Diane Turner

CLEVELAND - Diane Turner, 38, of Cleveland, was the last victim identified from Imperial Avenue.

Turner had a criminal record and a history of drug abuse. She was supposed to report to an East Cleveland halfway house in May 2009, but never showed up. Police had a warrant for her arrest and she was never reported missing.

"My brother, John Turner, passed away waiting for the court to punish this animal, who killed his only daughter," Dorothy Pollard said, during the sentencing for Anthony Sowell. "May your pacemaker stop and you die tonight."

The coroner said Turner was the second victim found in the upper floor of Sowell's home, in the third-floor bedroom. Her body was next to Telacia Forston, when a Cleveland SWAT team served a warrant at Anthony Sowell's house in October 2009.

Investigators asked a leading anthropologist and a forensic artist to help identify her remains. Kent State anthropologist C. Owen Lovejoy examined the skull and Linda Spurlock from the Cleveland Museum of Natural History developed a sketch of Turner's face.

It took the county coroner's office longer to identify Turner because her family members were slow to come forward. Her identity was confirmed using her daughter's DNA.

During the trial, few people spoke about Turner. The foster mother of Turner's daughter, Denise, said she had custody of the girl since she was only three weeks old because Turner had seizures. In July 2011, Denise was 10 years old, but saw her mother almost everyday. The foster mother, Jasneth Groves, said the last time she saw Turner was in August or September 2009. That's when she started asking if anyone had seen her recently.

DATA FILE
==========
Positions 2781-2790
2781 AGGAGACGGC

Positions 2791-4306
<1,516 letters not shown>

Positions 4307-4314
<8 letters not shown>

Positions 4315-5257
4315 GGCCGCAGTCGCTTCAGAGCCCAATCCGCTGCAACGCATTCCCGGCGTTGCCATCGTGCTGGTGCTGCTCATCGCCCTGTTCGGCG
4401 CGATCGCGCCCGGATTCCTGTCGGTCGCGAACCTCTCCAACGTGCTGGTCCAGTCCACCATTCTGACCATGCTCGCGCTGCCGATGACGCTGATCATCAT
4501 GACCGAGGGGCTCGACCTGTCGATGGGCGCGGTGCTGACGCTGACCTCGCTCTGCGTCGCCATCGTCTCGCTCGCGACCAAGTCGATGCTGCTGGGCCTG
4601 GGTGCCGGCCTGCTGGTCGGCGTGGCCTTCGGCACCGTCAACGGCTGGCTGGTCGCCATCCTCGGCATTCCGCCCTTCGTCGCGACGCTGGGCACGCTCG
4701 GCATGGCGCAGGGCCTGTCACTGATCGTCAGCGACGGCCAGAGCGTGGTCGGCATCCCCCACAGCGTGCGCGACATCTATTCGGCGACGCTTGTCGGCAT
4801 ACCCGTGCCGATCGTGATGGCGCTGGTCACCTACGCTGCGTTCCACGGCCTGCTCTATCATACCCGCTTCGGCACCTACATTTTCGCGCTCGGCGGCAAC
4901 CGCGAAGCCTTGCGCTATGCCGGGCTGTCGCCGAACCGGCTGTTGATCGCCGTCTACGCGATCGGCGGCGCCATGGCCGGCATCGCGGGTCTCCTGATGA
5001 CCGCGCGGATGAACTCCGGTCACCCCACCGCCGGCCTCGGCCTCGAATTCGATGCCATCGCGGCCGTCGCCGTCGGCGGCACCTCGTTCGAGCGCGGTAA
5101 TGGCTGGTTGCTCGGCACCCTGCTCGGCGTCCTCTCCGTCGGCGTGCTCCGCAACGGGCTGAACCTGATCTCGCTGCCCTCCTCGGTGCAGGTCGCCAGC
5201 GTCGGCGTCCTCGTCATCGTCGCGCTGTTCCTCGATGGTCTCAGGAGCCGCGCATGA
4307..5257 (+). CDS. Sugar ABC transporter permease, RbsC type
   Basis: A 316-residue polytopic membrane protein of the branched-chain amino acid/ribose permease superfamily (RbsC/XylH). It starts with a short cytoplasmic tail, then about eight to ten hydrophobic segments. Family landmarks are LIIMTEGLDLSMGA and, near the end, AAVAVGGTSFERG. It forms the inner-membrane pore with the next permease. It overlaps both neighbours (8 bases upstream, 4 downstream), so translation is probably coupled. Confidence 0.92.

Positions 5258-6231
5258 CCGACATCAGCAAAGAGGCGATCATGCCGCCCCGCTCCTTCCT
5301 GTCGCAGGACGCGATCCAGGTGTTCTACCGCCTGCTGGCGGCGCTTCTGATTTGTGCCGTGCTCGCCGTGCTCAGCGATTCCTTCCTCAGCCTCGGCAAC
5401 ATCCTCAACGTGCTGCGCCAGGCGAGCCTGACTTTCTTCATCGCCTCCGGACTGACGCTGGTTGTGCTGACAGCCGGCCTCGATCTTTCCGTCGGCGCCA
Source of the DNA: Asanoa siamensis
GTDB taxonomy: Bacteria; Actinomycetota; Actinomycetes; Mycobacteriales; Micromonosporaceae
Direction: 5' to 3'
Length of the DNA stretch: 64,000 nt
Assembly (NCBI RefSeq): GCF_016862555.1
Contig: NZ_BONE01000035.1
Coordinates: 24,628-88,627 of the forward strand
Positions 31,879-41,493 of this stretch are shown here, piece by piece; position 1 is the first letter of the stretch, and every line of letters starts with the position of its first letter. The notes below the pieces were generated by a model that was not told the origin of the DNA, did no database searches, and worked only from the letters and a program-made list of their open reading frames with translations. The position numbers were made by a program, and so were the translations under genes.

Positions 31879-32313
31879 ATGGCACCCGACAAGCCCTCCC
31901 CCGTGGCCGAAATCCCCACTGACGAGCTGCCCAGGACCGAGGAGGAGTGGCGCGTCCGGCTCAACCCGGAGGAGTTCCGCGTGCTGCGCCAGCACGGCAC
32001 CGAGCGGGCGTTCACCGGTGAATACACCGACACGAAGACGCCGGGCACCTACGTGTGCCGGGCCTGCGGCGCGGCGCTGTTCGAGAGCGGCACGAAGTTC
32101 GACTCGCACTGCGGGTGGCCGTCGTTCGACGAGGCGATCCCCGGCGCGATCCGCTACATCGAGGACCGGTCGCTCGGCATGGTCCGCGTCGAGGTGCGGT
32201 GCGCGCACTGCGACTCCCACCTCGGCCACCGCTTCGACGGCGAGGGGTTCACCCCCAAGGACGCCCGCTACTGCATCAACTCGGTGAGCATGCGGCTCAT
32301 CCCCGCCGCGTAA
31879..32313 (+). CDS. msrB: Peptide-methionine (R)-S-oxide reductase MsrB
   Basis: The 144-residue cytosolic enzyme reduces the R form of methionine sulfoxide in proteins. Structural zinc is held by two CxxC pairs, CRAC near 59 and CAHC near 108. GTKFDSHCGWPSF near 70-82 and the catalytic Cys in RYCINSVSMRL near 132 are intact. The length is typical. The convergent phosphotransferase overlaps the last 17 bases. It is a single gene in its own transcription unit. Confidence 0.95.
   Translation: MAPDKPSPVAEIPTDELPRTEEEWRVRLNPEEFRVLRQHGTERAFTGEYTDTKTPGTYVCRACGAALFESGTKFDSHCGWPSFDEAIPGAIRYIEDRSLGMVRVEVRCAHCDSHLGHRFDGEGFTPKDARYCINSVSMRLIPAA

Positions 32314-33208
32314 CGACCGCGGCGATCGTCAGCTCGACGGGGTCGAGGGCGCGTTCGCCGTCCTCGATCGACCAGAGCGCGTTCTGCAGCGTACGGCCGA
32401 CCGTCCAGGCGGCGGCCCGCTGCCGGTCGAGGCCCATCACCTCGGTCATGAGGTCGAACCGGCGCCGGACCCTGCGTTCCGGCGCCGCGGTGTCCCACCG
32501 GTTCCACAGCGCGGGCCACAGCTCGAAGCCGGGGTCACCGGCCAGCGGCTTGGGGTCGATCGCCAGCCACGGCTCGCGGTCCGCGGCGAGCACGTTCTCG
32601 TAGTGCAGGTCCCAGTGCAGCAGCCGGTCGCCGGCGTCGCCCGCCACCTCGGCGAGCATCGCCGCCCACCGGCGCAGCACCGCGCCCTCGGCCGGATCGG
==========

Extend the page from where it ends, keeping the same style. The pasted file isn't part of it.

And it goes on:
Turner worked occasionally at a Jamaican restaurant in Cleveland called Dailey's. She washed dishes when she needed money.

The father of Turner's daughter, James Martin, testified that he lived with Turner for a short time. In 2002, following the death of her baby, Turner developed a drug problem.

Martin did construction work on the house next to Sowell's house in October 2009.

"It smelled terrible. It's kind of hard to describe," Martin said. Martin said he was around when the police found the bodies

"Diane didn't have many friends," Martin said. Martin said he was working on the house next door when the police discovered the bodies on Imperial Avenue. When authorities began to identify the remains, he said he recognized nine of the 11 victims, including Crystal Dozier, Telacia Fortson and Kim Smith.

Turner's last known address was about a mile from Anthony Sowell's Imperial Avenue home.

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